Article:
Of Medicine, Miracles, & Magic

Mark 1:21-28
21They went to Capernaum; and when the sabbath came, he entered the synagogue and taught. 22They were astounded at his teaching, for he taught them as one having authority, and not as the scribes. 23Just then there was in their synagogue a man with an unclean spirit, 24and he cried out, “What have you to do with us, Jesus of Nazareth? Have you come to destroy us? I know who you are, the Holy One of God.” 25But Jesus rebuked him, saying, “Be silent, and come out of him!” 26And the unclean spirit, convulsing him and crying with a loud voice, came out of him. 27They were all amazed, and they kept on asking one another, “What is this? A new teaching—with authority! He commands even the unclean spirits, and they obey him.” 28At once his fame began to spread throughout the surrounding region of Galilee.

Epiphany4 / John Stiles / Holy Cross Lutheran Church / 1-29-11

Children’s Time: Do you like to play games? You should read the rules first, right? Who makes up the rules? Whoever thought up the game, right! But, what if someone doesn’t play “by the rules”? How does that make you feel? Not very good, right? When Jesus came to teach in his place of worship he showed them the rules (The Bible) but acted like he was the one that wrote it! And, since we believe he is God’s son, then yes, he can change the rules. He taught as someone who had authority – who was in charge. God gave us the Bible so we would have rules for living a good life. Let’s thank God and pray that we too can live by the rules. (Source: Sermons4Kids.com)

Intro: Dear friends in Christ: grace to you and peace, from the One who is and who was and who is to come: our living Lord and Savior, Jesus Christ. Amen.

What’s your favorite commercial for medicine? Some of the ones I remember are:
“I’ve got a headache this big… and it’s got Excedrin written all over it.”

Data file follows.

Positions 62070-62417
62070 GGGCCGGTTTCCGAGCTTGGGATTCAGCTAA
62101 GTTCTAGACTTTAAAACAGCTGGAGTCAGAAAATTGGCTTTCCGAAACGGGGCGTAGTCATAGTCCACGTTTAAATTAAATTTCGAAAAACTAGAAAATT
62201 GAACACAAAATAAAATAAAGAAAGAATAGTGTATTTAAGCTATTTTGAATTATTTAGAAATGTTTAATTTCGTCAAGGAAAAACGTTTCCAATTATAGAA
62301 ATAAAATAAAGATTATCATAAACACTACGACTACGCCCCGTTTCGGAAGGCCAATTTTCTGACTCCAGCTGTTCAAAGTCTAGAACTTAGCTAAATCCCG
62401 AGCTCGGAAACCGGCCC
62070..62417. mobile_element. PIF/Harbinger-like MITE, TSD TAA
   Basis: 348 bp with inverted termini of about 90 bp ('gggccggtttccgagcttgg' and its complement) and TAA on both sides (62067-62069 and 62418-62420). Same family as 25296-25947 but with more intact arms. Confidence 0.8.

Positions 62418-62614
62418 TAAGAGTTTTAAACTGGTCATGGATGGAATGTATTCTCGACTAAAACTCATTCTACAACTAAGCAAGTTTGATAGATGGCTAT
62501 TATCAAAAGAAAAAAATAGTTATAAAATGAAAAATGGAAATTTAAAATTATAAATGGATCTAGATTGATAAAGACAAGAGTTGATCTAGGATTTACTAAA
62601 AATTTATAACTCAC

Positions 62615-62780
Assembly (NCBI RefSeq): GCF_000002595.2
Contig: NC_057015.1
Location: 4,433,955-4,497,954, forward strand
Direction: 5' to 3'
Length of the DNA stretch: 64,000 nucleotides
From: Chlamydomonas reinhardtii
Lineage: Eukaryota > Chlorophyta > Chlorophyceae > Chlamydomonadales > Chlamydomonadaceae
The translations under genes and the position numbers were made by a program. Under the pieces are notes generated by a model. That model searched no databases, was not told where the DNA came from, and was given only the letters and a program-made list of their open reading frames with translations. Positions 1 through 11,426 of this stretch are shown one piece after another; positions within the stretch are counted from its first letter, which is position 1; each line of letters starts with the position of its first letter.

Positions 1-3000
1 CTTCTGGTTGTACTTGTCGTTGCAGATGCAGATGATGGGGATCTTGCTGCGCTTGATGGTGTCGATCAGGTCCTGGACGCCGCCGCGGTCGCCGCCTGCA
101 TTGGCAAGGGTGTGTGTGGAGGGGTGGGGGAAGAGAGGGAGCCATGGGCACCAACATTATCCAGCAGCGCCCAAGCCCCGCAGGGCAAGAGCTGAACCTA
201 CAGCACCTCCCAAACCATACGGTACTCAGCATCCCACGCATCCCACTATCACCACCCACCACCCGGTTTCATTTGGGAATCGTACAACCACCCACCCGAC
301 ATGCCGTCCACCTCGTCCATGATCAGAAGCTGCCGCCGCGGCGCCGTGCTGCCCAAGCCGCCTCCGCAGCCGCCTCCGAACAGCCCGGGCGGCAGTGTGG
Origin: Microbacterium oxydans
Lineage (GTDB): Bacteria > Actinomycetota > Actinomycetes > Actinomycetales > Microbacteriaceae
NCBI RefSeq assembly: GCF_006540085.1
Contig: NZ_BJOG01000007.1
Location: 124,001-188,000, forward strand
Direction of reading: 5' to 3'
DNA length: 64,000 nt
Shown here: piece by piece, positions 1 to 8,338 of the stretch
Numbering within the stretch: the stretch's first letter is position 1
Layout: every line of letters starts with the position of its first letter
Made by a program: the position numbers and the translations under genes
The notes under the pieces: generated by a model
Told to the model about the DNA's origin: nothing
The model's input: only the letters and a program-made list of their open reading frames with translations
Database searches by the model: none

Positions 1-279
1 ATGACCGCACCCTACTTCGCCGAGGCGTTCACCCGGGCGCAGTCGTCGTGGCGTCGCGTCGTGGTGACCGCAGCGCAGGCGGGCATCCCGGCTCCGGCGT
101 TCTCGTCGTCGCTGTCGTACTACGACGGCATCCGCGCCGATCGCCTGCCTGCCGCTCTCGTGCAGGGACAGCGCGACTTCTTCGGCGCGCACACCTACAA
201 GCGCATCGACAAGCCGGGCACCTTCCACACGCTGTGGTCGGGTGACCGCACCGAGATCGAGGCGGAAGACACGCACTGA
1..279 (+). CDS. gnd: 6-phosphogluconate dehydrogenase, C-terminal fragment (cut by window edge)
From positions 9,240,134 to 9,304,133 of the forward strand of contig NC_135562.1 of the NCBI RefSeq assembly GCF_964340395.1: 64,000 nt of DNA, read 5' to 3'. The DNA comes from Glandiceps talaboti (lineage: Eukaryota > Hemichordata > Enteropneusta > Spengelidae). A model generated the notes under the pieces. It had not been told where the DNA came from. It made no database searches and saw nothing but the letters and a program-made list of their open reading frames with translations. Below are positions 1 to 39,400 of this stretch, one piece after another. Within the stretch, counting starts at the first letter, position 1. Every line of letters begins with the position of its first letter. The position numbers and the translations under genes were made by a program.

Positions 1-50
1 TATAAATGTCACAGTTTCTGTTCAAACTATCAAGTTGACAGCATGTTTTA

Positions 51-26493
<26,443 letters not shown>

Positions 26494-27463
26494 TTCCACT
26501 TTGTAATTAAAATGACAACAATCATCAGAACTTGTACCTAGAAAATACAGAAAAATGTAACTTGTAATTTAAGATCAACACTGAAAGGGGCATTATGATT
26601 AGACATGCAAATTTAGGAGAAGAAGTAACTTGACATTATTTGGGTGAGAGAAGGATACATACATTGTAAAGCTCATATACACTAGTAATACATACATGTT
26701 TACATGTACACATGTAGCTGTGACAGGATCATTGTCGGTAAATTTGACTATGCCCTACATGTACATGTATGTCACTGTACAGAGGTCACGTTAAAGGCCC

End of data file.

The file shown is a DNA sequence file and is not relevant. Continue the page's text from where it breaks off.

Halls cough drop lozenges: “Duthing can penetrate dis stuffy dose!” Well, sure enough it did!
Or, for allergy medicine: “I found peace after I took Allegra!”

We always give so much authority to our doctors – and that’s okay, to a certain extent. They’re the ones we should trust when we get sick or injured. And pharmaceutical companies are a close second – marketing directly to the consumer through advertisements on TV and in magazines. “Don’t take Glupitor if you have a history of high blood pressure, nausea, paranoia, yada, yada… Some side effects may occur, such as shortness of breath, dizziness, blah, blah, blah…”

We know that there’s more to healing than just the body. There’s the mind and the spirit at work in a person. There’s stress and anxiety to take into account. Prayer and a higher power all play a part in our overall wellness.

In fact, in our gospel lesson for today, we witness the healing of a demon-possessed man. That sentence alone tips us off that we’re not in Kansas anymore. I mean, how many times do people turn in a prayer request: “Please pray for Irene McDonald who is oppressed by the Devil”? That just doesn’t happen… but when we open the pages of the Bible, we enter a different time and place.

According to Howard Clark Kee, there are three kinds of healing in the Bible: medicine, miracle and magic:
He defined medicine as “a method of diagnosis of human ailments and prescription for them based on a combination of theory about and observation of the body, its functions and malfunctions.” Miracle claims “that healing can be accomplished through appeal to, and subsequent action by the gods, either directly or through a chosen intermediary agent.” Magic is a technique that utilizes words, actions, or the inherent powers of certain objects to achieve a personal desired end, good or ill. Each phenomenon presupposes a certain view of what causes sickness and how it is to be remedied.